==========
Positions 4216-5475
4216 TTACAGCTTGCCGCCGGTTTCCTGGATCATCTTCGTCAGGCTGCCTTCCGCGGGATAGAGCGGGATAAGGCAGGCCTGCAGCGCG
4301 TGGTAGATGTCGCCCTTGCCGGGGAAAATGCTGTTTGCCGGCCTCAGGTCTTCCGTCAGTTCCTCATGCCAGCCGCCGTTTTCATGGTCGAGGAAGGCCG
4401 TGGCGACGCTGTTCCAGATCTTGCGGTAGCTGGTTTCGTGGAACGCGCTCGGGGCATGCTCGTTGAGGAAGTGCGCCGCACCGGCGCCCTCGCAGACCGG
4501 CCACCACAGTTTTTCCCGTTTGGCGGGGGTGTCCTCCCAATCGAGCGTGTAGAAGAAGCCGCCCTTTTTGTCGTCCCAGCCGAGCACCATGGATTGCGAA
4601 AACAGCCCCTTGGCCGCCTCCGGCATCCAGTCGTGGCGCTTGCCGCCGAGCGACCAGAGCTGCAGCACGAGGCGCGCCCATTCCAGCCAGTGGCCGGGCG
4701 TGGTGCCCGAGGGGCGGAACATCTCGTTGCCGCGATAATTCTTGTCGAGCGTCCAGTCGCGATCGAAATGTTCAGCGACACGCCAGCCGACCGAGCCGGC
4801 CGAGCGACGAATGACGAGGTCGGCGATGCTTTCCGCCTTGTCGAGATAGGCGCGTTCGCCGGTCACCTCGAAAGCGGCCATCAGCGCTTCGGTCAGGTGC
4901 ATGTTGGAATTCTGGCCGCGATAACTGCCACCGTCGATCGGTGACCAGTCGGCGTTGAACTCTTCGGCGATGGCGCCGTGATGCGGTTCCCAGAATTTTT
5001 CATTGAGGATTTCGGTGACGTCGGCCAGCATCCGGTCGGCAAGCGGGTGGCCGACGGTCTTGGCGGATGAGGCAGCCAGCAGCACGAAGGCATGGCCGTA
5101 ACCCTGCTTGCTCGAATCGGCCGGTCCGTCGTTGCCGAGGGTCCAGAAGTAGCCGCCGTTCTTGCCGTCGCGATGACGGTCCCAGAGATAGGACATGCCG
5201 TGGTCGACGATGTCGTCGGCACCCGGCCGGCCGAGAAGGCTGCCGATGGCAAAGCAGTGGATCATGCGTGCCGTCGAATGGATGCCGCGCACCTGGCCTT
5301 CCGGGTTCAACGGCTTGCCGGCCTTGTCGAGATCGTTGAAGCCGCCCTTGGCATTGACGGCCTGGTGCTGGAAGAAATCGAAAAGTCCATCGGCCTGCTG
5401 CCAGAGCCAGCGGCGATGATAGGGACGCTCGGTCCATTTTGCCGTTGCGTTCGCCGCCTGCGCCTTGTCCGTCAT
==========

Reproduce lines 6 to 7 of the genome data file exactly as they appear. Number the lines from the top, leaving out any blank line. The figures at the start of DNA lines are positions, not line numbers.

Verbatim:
4601 AACAGCCCCTTGGCCGCCTCCGGCATCCAGTCGTGGCGCTTGCCGCCGAGCGACCAGAGCTGCAGCACGAGGCGCGCCCATTCCAGCCAGTGGCCGGGCG
4701 TGGTGCCCGAGGGGCGGAACATCTCGTTGCCGCGATAATTCTTGTCGAGCGTCCAGTCGCGATCGAAATGTTCAGCGACACGCCAGCCGACCGAGCCGGC